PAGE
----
There are many verses that can be cited against Ryrie’s salvation-without-commitment- and-repentance:
· The man who says, "I know him," but does not do what he commands is a liar, and the truth is not in him. (1 John 2:4)
· You are my friends if you do what I command. (John 15:14)
· He cuts off every branch in me that bears no fruit, while every branch that does bear fruit he prunes so that it will be even more fruitful. (John 15:2)
· "Then they [who didn’t visit me in prison] will go away to eternal punishment, but the righteous to eternal life." (Matthew 25:46)
· Make every effort to live in peace with all men and to be holy; without holiness no one will see the Lord. (Hebrews 12:14)
The writer of Hebrews uses the negative example of the “profane person” Esau to illustrate the nature of holiness. He sought God’s blessing “diligently with tears.” However, “he was rejected” by God because he lacked that one essential element – repentance (Heb. 12:17). Salvation requires holiness, and holiness requires repentance!
In addition to this, there are many verses that explicitly cite repentance as a necessary condition for salvation. In consecrating the Jerusalem Temple, King Solomon specified repentance as a condition for forgiveness and restoration:
- "When your people Israel have been defeated by an enemy because they have sinned against you, and when they turn back to you and confess your name, praying and making supplication to you in this temple, then hear from heaven and forgive the sin of your people Israel and bring them back to the land you gave to their fathers.” (1 Kings 8:33-34; also see Jer. 24:7; Ezek. 18:30-32; Mal 3:7; Isaiah 1:27; 59:20)
There are also many NT verses that cite repentance as a requirement of salvation. In his final meeting with the Ephesian elders, Paul asserted that turning to God in faith entailed repentance:
- I have declared to both Jews and Greeks that they must turn to God in repentance and have faith in our Lord Jesus. (Acts 20:21)
Even more explicitly, Paul stated:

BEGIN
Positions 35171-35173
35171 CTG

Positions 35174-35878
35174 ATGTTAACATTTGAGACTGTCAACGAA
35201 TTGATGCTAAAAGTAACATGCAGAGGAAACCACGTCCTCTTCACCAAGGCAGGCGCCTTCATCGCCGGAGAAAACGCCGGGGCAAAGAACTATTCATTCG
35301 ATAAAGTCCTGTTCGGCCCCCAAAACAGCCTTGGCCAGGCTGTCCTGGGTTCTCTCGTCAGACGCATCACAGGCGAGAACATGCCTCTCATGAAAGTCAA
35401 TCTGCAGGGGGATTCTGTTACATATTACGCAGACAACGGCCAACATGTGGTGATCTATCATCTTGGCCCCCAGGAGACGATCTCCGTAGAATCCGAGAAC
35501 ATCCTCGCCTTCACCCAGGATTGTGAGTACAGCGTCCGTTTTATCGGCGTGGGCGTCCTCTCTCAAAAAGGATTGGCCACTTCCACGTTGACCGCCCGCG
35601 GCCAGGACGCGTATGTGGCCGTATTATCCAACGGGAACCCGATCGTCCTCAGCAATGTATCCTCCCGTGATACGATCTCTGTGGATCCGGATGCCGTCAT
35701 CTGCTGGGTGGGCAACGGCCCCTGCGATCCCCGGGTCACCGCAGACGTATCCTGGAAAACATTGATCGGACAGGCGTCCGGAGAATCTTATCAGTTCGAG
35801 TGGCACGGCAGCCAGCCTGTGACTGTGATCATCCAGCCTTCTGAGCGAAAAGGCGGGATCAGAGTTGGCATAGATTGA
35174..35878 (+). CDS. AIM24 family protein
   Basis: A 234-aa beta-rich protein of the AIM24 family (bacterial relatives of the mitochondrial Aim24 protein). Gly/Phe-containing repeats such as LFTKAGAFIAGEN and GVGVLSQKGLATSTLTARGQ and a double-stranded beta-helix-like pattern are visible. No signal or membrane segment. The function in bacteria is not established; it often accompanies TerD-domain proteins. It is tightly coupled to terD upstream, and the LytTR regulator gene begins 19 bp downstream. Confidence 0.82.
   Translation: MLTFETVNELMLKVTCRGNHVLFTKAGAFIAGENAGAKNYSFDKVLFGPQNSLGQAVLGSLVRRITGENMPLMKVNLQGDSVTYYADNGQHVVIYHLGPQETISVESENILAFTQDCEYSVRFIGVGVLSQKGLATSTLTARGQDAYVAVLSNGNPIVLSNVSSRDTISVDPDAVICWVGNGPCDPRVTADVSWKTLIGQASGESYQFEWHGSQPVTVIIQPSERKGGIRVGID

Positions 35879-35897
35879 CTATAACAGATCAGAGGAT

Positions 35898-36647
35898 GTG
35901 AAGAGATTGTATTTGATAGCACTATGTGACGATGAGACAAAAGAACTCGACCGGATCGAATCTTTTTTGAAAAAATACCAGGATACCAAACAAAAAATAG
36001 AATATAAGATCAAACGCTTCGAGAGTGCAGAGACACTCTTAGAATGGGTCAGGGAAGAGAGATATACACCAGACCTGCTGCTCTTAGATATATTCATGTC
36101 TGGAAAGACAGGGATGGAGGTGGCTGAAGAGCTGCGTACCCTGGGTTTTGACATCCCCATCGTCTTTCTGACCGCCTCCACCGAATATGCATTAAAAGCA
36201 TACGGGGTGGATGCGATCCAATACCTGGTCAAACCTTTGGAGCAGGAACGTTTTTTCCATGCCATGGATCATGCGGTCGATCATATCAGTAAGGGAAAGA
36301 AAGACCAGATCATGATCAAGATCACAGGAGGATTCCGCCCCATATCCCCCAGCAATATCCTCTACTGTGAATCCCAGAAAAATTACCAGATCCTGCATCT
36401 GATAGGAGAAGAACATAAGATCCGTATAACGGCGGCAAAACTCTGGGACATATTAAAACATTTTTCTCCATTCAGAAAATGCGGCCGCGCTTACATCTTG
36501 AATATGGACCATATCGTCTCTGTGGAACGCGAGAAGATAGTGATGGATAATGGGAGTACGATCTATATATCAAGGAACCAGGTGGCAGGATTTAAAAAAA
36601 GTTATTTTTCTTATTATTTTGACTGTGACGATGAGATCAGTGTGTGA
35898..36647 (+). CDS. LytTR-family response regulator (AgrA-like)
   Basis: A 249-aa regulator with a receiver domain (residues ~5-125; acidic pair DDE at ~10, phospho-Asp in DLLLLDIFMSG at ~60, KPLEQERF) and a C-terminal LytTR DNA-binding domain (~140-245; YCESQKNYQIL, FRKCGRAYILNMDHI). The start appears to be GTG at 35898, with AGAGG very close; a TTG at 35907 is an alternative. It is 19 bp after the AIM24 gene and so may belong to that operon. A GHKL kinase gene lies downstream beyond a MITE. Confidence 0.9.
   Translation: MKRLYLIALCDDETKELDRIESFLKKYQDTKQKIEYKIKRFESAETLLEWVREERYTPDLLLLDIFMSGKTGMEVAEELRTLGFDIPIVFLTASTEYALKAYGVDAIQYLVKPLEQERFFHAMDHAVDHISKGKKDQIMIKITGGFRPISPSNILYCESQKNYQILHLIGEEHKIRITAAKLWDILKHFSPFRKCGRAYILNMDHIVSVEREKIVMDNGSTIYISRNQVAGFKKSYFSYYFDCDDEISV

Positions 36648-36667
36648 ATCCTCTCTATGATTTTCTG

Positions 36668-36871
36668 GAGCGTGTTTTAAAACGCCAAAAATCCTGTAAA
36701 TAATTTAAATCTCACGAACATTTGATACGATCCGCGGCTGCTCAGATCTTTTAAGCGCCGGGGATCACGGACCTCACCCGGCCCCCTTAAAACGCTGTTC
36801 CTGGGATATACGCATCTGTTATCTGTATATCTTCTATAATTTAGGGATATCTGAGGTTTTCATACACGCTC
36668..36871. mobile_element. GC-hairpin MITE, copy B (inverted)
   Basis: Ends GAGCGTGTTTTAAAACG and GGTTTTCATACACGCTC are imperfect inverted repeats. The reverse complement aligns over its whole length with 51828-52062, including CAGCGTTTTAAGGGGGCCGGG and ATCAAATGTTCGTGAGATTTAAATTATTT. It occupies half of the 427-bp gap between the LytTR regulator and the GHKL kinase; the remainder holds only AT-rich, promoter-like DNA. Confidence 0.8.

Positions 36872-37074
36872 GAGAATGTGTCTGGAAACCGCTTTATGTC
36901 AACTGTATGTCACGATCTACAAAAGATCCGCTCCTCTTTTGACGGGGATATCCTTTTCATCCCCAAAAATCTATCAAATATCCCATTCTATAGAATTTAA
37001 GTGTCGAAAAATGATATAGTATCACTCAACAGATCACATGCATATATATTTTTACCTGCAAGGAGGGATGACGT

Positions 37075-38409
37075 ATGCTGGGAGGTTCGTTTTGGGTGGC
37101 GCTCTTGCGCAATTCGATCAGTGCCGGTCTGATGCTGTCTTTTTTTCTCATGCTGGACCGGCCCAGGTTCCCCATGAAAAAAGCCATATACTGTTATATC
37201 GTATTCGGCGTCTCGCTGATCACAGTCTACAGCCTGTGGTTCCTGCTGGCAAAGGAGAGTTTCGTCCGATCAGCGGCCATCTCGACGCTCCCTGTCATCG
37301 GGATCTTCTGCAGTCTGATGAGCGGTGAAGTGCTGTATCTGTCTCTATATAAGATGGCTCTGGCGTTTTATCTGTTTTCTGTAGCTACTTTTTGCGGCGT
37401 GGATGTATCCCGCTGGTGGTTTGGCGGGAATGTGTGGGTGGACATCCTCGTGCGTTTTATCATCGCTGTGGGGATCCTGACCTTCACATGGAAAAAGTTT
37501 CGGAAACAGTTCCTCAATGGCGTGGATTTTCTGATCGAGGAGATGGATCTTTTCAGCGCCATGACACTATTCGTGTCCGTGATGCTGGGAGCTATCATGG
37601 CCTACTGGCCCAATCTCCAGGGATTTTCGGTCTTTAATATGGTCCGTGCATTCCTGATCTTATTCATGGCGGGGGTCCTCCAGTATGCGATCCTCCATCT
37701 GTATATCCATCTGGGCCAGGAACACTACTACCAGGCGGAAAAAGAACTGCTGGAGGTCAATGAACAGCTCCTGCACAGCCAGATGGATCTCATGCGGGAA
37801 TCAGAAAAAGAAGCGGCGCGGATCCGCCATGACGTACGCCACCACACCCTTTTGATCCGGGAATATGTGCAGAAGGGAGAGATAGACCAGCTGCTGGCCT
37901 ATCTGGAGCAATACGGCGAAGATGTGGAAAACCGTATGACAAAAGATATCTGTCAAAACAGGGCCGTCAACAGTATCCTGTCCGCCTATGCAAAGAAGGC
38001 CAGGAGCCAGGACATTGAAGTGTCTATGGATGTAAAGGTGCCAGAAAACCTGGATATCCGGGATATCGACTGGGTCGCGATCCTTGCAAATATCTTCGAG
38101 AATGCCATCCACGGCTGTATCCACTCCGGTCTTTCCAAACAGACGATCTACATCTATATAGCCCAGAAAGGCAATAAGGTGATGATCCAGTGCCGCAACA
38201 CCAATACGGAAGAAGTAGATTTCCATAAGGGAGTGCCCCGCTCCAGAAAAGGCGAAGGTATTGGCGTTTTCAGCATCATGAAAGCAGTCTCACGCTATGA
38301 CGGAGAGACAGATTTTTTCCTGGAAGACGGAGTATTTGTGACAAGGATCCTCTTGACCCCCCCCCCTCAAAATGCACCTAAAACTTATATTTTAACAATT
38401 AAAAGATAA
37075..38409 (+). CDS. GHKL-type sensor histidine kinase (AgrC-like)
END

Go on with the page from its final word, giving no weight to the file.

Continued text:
- Godly sorrow brings repentance that leads to salvation and leaves no regret, but worldly sorrow brings death. (2 Cor. 7:10)
Paul makes no mention here of “faith,” because repentance – a requirement of salvation – is inseparable from faith. Peter clearly believed the same way. Simon the magician demonstrated that he lacked faith by thinking that he could purchase the gift of God. Peter therefore warned:
- Repent of this wickedness and pray to the Lord. Perhaps he will forgive you for having such a thought in your heart. (Acts 8:22)
In the Book of Revelation, Jesus informs five churches that that they must repent if they are to be saved. For instance, He promises the church at Laodicea:
- Those whom I love I rebuke and discipline. So be earnest, and repent. Here I am! I stand at the door and knock. If anyone hears my voice and opens the door, I will come in and eat with him, and he with me. (Rev. 3:19-20; also see Rev. 2:5; 16; 22; 3:3)
They were naked and Jesus told them how they could obtain “white garments” of salvation by means of repentance. Salvation was the issue. There can be little doubt of this. The church at Sardis had been encouraged that if they did repent, “I will never blot out his name from the book of life” (Rev. 3:5).
Telling people that they need not repent in order to be saved might be comforting, but it is a false and temporary comfort. Jesus warns the church at Ephesus that if they didn’t repent, He would remove their lampstand. However, if they did repent, they would “eat at the tree of life” (Rev. 2:7). This should be foremost in our thinking.
We shouldn’t underestimate the force of the temptation that Alan Chambers experienced. It is just too easy to overlook the need to repent when others insist that you regard them as brethren in Christ, and then treat you like a hero after you compromise.